To stop the breaching of law, Bangladesh government should strictly follow the constitution; penal code and apply penalty for everyone guilty as in the eye of law very citizen is same. Besides, Bangladesh government should educate the citizens about their fundamental rights stated in the constitution as most of the victims of forced labor don’t know about their fundamental rights and they are also unaware about the legal actions which they can take over. On the other hand, surveillance should be stronger over the sensitive sectors of forced labor in our country like-garments industries and tea industries. Violation of acts or laws happens in these sectors most of the time; it is globally identified and criticized by several labor organizations, trade unions, NGOs, human rights organizations and several foreign governments also. Finally, in a word, government should be more careful about this fact, otherwise we will not be able to get rid of criticisms by several international organizations and foreign governments.
Written acts in the constitution will not be able to bring justice as long as those acts don’t have any real life implementation. There is penal code for breaching of acts of constitution, what we need to do is strictly watch over for any violation of law and bring necessary actions towards the guilty person by following the penal code. In a word, everyone is same under the eyes of law and we just need to ensure it in reality.
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 See Sen, A. K., & Mitra, J. K. (2009). Commercial law and Industrial law (S. Mukherjee, ed.) India: World Press. P1
 The New Oxford American Dictionary. (2005). New York, NY: Oxford University Press.
 See Halim, M. A. constitution, constitutional law and politics: Bangladesh Perspective. Khan, M. & Yousuf Ali (Eds.). Dhaka: Rico Printers.
 See Brace, L. (2004). The politics of property: labour, freedom and belonging. Edinburg University Press.
 This is according to the forced labor convention. Available at http://www.ilo.org/wcmsp5/groups/public/—ed_norm/—declaration/documents/publication/wcms_081991.pdf [accessed 14th October 2011]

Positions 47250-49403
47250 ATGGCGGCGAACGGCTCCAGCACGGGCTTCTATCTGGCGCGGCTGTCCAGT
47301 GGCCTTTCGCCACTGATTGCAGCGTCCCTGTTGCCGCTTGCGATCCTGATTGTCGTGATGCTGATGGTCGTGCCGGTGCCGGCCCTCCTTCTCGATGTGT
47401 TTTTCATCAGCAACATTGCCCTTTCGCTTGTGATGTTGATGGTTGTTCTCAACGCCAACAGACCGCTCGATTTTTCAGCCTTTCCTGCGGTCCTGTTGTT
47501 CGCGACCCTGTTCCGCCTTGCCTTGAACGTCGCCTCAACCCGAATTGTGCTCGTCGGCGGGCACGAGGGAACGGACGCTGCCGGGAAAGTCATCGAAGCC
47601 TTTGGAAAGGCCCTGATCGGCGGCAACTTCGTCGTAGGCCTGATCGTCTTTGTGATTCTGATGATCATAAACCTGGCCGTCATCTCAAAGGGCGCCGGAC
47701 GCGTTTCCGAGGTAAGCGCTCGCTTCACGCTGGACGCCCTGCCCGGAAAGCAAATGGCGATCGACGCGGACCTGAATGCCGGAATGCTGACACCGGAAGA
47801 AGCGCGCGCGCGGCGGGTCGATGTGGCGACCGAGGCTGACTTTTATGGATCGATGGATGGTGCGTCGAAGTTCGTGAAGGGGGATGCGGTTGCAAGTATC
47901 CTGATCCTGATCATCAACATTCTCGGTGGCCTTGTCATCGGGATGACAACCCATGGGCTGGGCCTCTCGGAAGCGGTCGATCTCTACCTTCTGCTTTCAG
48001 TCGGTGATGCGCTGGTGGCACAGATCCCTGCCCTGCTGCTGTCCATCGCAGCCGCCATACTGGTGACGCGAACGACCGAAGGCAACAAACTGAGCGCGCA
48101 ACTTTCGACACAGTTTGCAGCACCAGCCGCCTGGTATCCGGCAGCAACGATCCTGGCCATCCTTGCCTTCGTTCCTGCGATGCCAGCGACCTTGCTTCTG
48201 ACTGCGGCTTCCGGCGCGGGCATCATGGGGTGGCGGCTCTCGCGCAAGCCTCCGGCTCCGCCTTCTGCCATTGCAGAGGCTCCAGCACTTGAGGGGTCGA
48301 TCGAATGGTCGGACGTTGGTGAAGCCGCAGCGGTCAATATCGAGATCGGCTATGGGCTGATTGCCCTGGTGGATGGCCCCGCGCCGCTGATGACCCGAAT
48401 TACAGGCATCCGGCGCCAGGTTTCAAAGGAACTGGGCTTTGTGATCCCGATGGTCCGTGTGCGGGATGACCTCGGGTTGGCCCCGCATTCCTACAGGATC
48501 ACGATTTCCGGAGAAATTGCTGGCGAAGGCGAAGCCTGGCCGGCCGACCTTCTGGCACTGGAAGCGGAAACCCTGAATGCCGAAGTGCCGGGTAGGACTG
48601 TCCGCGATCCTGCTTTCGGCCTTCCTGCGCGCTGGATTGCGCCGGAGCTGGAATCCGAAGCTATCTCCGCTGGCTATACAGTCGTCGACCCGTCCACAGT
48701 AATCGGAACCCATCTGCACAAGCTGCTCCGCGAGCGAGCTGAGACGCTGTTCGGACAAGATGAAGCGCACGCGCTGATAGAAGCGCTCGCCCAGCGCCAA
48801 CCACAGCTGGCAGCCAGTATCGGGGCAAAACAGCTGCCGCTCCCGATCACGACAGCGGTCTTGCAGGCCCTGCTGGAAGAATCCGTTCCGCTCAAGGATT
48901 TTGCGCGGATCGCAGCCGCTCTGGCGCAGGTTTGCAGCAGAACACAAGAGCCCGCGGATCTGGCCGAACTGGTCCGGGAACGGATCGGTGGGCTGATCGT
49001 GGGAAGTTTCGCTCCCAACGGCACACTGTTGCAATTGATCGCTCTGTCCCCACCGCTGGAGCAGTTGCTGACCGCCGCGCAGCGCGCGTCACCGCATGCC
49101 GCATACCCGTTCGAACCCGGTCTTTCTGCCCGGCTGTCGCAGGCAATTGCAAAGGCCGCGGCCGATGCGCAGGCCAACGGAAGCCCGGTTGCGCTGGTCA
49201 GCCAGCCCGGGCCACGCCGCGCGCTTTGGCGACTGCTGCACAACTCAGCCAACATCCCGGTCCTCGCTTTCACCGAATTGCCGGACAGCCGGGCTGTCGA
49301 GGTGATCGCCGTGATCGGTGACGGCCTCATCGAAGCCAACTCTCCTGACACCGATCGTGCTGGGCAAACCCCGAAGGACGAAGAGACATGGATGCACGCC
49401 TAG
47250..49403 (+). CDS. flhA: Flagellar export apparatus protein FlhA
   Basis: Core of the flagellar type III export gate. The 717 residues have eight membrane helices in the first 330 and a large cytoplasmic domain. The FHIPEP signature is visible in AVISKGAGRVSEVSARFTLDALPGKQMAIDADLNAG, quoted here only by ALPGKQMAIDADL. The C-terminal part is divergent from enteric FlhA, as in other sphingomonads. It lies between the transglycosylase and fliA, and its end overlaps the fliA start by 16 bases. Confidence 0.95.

See Bangladesh: The modern face of slavery. Available at http://www.irinnews.org/report.aspx?reportid=85617 [Retrieved October 15, 2011]
 See Bangladesh Constitution, available at http://www.supremecourt.gov.bd/scweb/constitution/constitution/957___PREAMBLES.pdf [accessed 15th October, 2011]
 See Bangladesh constitution, available at http://www.supremecourt.gov.bd/scweb/constitution/constitution/957_3__.pdf [accessed on 15th October, 2011]
 See Bangladesh Penal Code 374. Available at http://bdlaws.minlaw.gov.bd/print_sections_all.php?id=11 [accessed on 15th October, 2011]
 See Bangladesh Constitution part three ‘Fundamental rights’ act from 26-47. Available at http://www.supremecourt.gov.bd/scweb/constitution/constitution/957_3__.pdf
 See Kara, S. (2010, August 09). On the trail of forced labor in Bangladesh. Available at http://articles.cnn.com/2010-08-09/world/kara.human.traffic.bangladesh_1_human-trafficking-bangladesh-tea-industry?_s=PM:WORLD [Retrieved October 15, 2011]
 See Bangladesh (Tier 2). (n.d.). Available at www.dhaka.usembassy.gov: http://dhaka.usembassy.gov/uploads/images/_eiMjTc6SWJ-60-XQlruCA/Bangladesh_TIPS.pdf [Retrieved October 16, 2011]
 See Bangladesh: The modern face of slavery. (2009, August 07). Available at http://www.irinnews.org/report.aspx?reportid=85617 [Retrieved October 15, 2011]
 See Bangladesh Women and Children Act 2000 (Amended in 2003)
 See Do you have clothes made by Bangladesh garments workers? (2010, September 03). Available at http://www.shoptostopslavery.com/do-you-have-clothes-made-by-bangladesh-garment-workers-938.html [Retrieved October 16, 2011]